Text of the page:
As Bostonians made the finishing touches on their Thanksgiving feasts Thursday morning, Mayor Michelle Wu lent a carving hand during one of Pine Street Inn’s busiest days of the year.
Wu, along with Senator Edward J. Markey, a Malden Democrat, state Representative Aaron Michlewitz, and Boston Bruins defenseman Charlie McAvoy, carved four steaming turkeys in preparation for the homeless shelter‘s annual holiday dinner. For years, public officials have made it a holiday tradition to make the event a part of their Thanksgiving schedule.
“Everybody else is home today, and if you’re here at Pine Street Inn, you’re at home,” said Lyndia Downie, president and executive director of Pine Street Inn. “It’s a tough, very emotional day. To have this kind of support all year — I appreciate them coming down here and giving back.”
Unlike previous years, Downie said Pine Street Inn was not aided by its usual arsenal of volunteers for the Thanksgiving holiday. About 20 volunteers arrived at the shelter at 6 a.m. to prepare 120 turkeys, 1,000 pounds of mashed potatoes, 500 pounds of fruit salad, 280 pounds of cranberry sauce, 150 whole pies, and 1,300 mini pies. Hundreds of volunteers would pitch in before the pandemic, she said.
At the start of the pandemic, 36 percent of those staying at Pine Street Inn tested positive for the coronavirus, she said. Downie said the shelter has been grateful to only have three or four residents test positive for COVID-19 in the past eight months and still continues cluster testing with random groups of guests periodically. Pine Street Inn, founded in 1969, provides emergency shelter, permanent housing, and job training to 2,000 people at any given time in Boston and Brookline.
Wu and the three other volunteers weren’t permitted into the building because of the ongoing pandemic, but they did have a chance to speak with a few guests, including Debbie Russo. Russo, 67, whose family lives in Illinois, said she felt encouraged by the public officials’ appearances Thursday.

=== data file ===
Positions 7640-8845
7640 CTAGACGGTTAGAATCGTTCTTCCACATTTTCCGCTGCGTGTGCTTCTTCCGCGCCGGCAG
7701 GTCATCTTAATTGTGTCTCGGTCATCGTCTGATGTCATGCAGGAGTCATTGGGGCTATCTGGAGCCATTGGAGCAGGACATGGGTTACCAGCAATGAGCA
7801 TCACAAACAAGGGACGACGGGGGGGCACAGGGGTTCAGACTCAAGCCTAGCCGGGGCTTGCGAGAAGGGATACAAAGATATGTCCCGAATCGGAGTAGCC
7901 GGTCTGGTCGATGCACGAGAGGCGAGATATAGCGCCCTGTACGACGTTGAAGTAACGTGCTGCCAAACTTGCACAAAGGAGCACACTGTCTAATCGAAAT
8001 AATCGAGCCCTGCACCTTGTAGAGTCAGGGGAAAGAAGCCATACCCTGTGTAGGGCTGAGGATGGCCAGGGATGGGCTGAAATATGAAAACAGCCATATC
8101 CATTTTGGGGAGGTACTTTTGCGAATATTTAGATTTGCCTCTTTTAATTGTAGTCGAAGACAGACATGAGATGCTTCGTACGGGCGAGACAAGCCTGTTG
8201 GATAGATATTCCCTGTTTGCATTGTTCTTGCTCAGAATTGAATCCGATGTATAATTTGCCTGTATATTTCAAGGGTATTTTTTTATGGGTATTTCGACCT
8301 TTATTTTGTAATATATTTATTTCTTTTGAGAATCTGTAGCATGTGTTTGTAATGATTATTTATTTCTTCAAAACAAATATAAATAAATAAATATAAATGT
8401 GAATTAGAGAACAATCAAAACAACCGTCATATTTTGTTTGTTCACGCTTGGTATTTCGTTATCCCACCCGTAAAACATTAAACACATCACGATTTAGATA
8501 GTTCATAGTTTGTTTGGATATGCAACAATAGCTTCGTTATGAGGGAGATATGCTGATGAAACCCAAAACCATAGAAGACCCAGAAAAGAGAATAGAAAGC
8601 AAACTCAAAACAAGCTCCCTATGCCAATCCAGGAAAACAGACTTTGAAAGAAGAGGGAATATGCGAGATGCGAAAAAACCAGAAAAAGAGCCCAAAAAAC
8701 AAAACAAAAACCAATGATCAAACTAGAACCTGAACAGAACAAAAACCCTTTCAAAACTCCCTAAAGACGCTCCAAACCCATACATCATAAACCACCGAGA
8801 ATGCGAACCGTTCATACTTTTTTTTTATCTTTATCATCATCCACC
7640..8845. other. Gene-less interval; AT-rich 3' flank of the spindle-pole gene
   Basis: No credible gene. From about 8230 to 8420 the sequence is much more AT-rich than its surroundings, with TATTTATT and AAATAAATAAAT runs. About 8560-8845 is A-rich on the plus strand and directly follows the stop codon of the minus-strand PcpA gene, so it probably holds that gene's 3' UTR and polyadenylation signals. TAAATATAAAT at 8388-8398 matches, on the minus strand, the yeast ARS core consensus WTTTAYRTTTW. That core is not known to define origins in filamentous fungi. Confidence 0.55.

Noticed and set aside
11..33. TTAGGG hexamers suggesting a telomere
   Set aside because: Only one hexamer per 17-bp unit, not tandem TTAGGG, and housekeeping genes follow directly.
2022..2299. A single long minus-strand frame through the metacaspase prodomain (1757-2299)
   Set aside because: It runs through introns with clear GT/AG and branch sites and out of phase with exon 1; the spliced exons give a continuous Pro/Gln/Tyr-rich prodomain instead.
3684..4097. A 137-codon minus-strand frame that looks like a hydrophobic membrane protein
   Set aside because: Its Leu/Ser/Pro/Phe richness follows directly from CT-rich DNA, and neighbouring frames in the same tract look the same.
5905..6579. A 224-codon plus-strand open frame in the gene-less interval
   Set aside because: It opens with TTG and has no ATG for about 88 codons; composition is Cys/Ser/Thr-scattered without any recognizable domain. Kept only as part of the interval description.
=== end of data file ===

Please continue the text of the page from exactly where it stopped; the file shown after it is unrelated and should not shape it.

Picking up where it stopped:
“It’s wonderful,” Russo said. “They could be sitting in their homes with their family today if they wanted to. But they’re here.”
Pamela Muise, 67, also expressed appreciation for the visit and called on the public servants to find ways to create more permanent housing for those without. If they could help more people in her situation get a roof over their heads, that would be a plus, she said.
“These people could use more help,” Muise said, referring to others facing housing instability. “I hope they can make more housing available, get more people in the shelter, and deal with all the people looking for places, that would be great.”
Wu, Markey, Michlewitz, and McAvoy each carved a turkey outside the shelter’s main entrance. The four made the event a friendly competition, as each, with varying experience, tore into the large birds.
“There’s no prize for the winner here,” Downie joked, “though Aaron, we know you’re really competitive, and you think you’re the best turkey carver.”
“No, no, no,” Michlewitz, , a North End Democrat, said. “I’ve just had the most practice.”
“I am much more of a hen carver,” Wu joked as she cut into her turkey.
As she prepared the turkey, Wu shared in English and Spanish her plans to use the city’s resources to secure the nonprofit more housing and move towards a “housing-first model” for everyone.
“We have to have emergency shelter available, but we need to have even more of these beds going towards stable housing,” Wu said. “Housing has to be the foundation of our recovery during this pandemic.”
After 30 minutes, the four carvers rated their skills.
“It’s an art,” Markey said as the four assessed their carving work. “I think Charlie [McAvoy] won.”
In all, the homeless shelter prepared 2,000 meals Thursday. While serving dinner to guests at their numerous permanent housing locations, team members also handed out food to people on the streets.
Downie said Pine Street Inn aims to reach 1,000 supportive housing units for people who’ve experienced homelessness the longest in the area. She hopes statewide aid and federal money for housing and rental assistance could go towards this goal.
“A few hundred units for a city like Boston where the numbers are relatively low compared to other cities could make a really big difference,” she said. “We’re excited to work with Mayor Wu on some more housing and the opportunity to think differently about how we find and build housing for homeless people.”